Looking up at the Royal Academy roof, where Orwell read Penguins and watched the guards sent to watch POUM headquarters.

Orwell also describes fire coming from an “octagonal” tower, namely the Church of Santa Maria del Pi; here’s a picture of the tower today, as it terminates a vista between two modern buildings:


The May Days conflict ultimately, if temporarily, was resolved, and Orwell returned to the front, where he was wounded seriously. (He was shot in the neck; a doctor told him that if the bullet had been one millimeter to one side, he would have died.) After recuperating in Barcelona he was released from hospital just in time for a much more serious crackdown on the Anarchists and the POUM. When he reached the lobby of the Hotel Continental to rejoin his wife, she immediately told him to vanish, and he went into hiding. For several days and nights Orwell was on the run, until with the help of the British consul he was able to get his papers in order to escape to France.

The Hotel Continental still exists, although, according to desk staff I spoke to there, it is much smaller than it was in the 30s. Here’s a picture of its entrance on La Rambla.


In the hotel lobby, there is a cabinet displaying a copy of Homage to Catalonia opened to a page where Orwell writes about the hotel.


It was wonderful to commune with Orwell, and mind-blowing to try to imagine today what La Rambla was like in such desperate times. A time when La Boqueria was not a huge tourist magnet, but simply a market where Orwell bought a hunk of cheese that kept him going for a few days.

I read that since the 1992 Olympics the number of tourists who visit Barcelona each year has grown from one million to eight million. Surely it’s a good thing that tens of millions of people move around Europe in peace today, but the stresses on cities that absorb the love are real. Here’s a poster I photographed in a neighborhood between La Rambla and the university.


That evening Janet was going out to dinner with colleagues from the conference, and I was on my own. I decided to go back to the Moritz brewery restaurant. On the menu there is a section called “The Great Brewery Classics” with “recipes from all over Europe that have become part of beer-drinking lore and legend.” The first item is “Cockerel a la Moritz with chips, an “FMB specialty” described as “Poussin roasted in a tin of Moritz. Recipe by Montse Guillén and FoodCulturalMuseum.” That sounded interesting, and somehow Catalan, and so I ordered it.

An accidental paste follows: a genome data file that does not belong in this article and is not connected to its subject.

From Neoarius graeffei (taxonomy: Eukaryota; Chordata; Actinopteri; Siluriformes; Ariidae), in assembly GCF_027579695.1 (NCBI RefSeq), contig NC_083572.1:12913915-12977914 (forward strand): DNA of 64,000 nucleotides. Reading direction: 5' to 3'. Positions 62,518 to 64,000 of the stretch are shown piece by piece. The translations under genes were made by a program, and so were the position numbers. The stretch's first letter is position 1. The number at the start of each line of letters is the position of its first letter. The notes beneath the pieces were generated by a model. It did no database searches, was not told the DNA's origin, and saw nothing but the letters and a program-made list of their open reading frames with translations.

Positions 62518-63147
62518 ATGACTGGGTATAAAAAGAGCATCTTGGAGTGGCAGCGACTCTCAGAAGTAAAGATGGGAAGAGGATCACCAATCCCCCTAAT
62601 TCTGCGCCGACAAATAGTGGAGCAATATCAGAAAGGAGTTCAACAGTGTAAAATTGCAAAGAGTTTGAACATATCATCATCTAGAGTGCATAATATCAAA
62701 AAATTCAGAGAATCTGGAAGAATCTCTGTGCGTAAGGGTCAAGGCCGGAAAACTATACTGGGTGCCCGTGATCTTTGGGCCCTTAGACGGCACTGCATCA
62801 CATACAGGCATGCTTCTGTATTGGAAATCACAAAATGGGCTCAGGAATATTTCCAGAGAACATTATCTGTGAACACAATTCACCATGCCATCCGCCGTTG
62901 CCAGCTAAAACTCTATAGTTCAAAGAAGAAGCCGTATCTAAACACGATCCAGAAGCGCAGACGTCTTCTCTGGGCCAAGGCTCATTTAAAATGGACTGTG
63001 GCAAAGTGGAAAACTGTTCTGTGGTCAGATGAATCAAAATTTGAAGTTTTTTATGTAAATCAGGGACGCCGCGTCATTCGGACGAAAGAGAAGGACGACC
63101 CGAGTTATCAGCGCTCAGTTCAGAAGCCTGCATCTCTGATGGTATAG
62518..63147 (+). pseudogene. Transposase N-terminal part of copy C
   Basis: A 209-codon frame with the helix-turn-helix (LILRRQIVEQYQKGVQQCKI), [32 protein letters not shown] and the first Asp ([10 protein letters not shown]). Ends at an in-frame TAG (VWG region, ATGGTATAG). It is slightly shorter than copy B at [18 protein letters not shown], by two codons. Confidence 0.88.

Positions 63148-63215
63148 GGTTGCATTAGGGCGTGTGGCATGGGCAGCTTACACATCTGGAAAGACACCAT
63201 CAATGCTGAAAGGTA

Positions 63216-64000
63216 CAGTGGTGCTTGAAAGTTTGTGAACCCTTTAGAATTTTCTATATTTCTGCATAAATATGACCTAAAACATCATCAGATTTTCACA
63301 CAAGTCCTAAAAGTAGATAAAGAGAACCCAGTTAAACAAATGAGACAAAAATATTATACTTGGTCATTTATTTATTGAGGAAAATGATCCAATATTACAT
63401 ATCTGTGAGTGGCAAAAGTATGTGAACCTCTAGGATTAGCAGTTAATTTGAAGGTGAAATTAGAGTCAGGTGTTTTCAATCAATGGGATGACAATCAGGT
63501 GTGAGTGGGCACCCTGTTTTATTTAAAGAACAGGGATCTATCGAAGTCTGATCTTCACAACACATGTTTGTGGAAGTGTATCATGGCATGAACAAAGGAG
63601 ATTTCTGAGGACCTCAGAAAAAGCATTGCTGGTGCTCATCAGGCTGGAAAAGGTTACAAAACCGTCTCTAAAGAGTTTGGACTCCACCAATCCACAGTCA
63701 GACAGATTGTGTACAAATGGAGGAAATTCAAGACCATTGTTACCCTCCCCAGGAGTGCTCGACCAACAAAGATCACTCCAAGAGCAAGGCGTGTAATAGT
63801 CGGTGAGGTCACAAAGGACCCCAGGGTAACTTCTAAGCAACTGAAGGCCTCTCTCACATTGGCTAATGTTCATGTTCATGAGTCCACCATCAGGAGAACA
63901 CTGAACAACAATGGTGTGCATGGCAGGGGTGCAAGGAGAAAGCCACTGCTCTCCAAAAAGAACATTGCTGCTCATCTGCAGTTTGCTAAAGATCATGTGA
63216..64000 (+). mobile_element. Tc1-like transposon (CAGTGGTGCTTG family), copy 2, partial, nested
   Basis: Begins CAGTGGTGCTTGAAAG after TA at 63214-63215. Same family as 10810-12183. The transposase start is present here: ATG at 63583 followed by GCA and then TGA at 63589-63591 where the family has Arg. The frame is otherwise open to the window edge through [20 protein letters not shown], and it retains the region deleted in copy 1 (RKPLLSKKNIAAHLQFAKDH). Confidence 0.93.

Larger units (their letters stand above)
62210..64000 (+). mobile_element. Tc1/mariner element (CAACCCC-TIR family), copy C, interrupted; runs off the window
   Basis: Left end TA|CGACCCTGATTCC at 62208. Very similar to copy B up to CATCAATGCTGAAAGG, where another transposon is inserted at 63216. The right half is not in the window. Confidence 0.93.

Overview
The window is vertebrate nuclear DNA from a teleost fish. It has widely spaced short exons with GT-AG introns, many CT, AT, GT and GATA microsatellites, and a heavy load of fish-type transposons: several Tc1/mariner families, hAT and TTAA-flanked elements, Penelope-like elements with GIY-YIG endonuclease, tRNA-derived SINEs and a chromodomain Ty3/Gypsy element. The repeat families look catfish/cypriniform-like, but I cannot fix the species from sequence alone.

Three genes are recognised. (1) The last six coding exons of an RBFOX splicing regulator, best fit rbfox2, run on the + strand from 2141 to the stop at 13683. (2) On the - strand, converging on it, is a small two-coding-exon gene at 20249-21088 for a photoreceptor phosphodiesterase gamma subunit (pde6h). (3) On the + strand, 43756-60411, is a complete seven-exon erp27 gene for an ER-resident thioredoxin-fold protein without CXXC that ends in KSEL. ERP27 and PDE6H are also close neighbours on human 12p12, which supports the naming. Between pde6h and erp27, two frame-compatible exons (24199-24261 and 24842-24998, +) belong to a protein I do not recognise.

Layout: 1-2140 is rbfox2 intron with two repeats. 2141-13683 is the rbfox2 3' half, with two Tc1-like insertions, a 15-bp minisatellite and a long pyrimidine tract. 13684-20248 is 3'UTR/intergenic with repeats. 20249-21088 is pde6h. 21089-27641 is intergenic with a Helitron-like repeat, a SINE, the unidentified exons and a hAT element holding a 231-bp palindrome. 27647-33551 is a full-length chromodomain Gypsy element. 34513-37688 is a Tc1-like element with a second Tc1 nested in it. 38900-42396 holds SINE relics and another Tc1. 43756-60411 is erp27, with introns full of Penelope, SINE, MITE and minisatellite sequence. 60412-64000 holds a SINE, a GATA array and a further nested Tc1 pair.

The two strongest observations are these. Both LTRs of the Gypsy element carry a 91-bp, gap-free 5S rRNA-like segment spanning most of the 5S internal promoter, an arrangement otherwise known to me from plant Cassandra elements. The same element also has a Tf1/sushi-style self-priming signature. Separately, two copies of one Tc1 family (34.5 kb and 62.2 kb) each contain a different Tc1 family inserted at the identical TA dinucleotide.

What did I get, but one of my favorites: beer can chicken!


Which made me consider the limits of localism. Catalans celebrate their culture, while in the U.S., Louisianans take credit for beer can chicken. Today aren’t we all globalized?

The next day was Friday, Oct. 27, and I had nothing scheduled except a lunch with the only two Catalans I know, Andreu and Rocio, whom I met through a friend in L.A. I was looking forward to hearing some insights from them about the political situation.

But I wasn’t meeting them until 1:30, and I spent the morning wandering around town. My path took me back to La Rambla and it was on a street just off La Rambla that I lucked into a sight to see that I should have had on my list in the first place, namely the Palau Güell. The Palau is the urban mansion that the young Antoni Gaudí designed for Eusebi Güell, the industrialist and developer who became Gaudí’s great patron. The palace was restored and opened to the public in 2011. Here is a slideshow of a few photographs from a spectacular place.

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After the Palau, I rushed over to the restaurant that Andreu and Rocio had chosen, Casa Leonardo. I had told them I wanted to eat Catalan food, and they picked Casa Leonardo not only because it served traditional food, but also because it was a place where, over the decades, writers and artists had hung out. It was in a neighborhood near the port with many Islamic immigrants—many men and women in traditional Islamic clothing, and halal butchers and grocery stores on every block. I have no idea what immigrants in Barcelona think about Catalan nationalism.


Andreu and Rocio did have views about the independence question. Andreu’s family has been Catalan forever. He said he voted for Puigdemont’s party, the conservative pro-independence party. Rocio’s family only moved to Catalonia in 1940, from the Cantabrigia region on the north coast of Spain. She had not voted for a separatist party, but she said she was now ready to leave Spain after Madrid’s reaction to the referendum on independence. However, what I found most interesting was that they both said that “no one” (or, at least not people they knew) had voted for the independence parties with the expectation that they would in fact declare independence. The idea was to strengthen the position of the regional government in negotiating more autonomy. They thought that Puigdemont had overplayed his hand, and they said he had done so because of pressure from the left-wing separatist party. Catalonia was not going to become independent simply because it wanted to. Now it was all a mess.